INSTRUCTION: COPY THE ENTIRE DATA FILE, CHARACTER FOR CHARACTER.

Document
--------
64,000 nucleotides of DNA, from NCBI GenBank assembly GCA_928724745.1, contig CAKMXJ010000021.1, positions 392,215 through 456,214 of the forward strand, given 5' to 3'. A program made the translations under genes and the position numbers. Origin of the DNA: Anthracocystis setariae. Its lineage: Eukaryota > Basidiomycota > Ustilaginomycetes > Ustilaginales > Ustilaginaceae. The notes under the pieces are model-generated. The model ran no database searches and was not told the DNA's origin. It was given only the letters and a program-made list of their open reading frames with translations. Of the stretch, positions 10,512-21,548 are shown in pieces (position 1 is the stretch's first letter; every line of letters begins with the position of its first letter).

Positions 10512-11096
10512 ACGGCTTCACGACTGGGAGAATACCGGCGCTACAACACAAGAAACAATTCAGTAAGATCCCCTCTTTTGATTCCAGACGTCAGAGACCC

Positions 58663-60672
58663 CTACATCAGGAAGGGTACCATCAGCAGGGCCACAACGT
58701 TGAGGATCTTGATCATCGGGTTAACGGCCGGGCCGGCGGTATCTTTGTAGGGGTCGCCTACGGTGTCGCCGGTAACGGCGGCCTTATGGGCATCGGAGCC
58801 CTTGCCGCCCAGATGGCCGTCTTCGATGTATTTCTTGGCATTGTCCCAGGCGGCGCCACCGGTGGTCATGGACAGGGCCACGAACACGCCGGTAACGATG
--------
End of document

64,000 nucleotides of DNA, from NCBI GenBank assembly GCA_928724745.1, contig CAKMXJ010000021.1, positions 392,215 through 456,214 of the forward strand, given 5' to 3'. A program made the translations under genes and the position numbers. Origin of the DNA: Anthracocystis setariae. Its lineage: Eukaryota > Basidiomycota > Ustilaginomycetes > Ustilaginales > Ustilaginaceae. The notes under the pieces are model-generated. The model ran no database searches and was not told the DNA's origin. It was given only the letters and a program-made list of their open reading frames with translations. Of the stretch, positions 10,512-21,548 are shown in pieces (position 1 is the stretch's first letter; every line of letters begins with the position of its first letter).

Positions 10512-11096
10512 ACGGCTTCACGACTGGGAGAATACCGGCGCTACAACACAAGAAACAATTCAGTAAGATCCCCTCTTTTGATTCCAGACGTCAGAGACCC

Positions 58663-60672
58663 CTACATCAGGAAGGGTACCATCAGCAGGGCCACAACGT
58701 TGAGGATCTTGATCATCGGGTTAACGGCCGGGCCGGCGGTATCTTTGTAGGGGTCGCCTACGGTGTCGCCGGTAACGGCGGCCTTATGGGCATCGGAGCC
58801 CTTGCCGCCCAGATGGCCGTCTTCGATGTATTTCTTGGCATTGTCCCAGGCGGCGCCACCGGTGGTCATGGACAGGGCCACGAACACGCCGGTAACGATG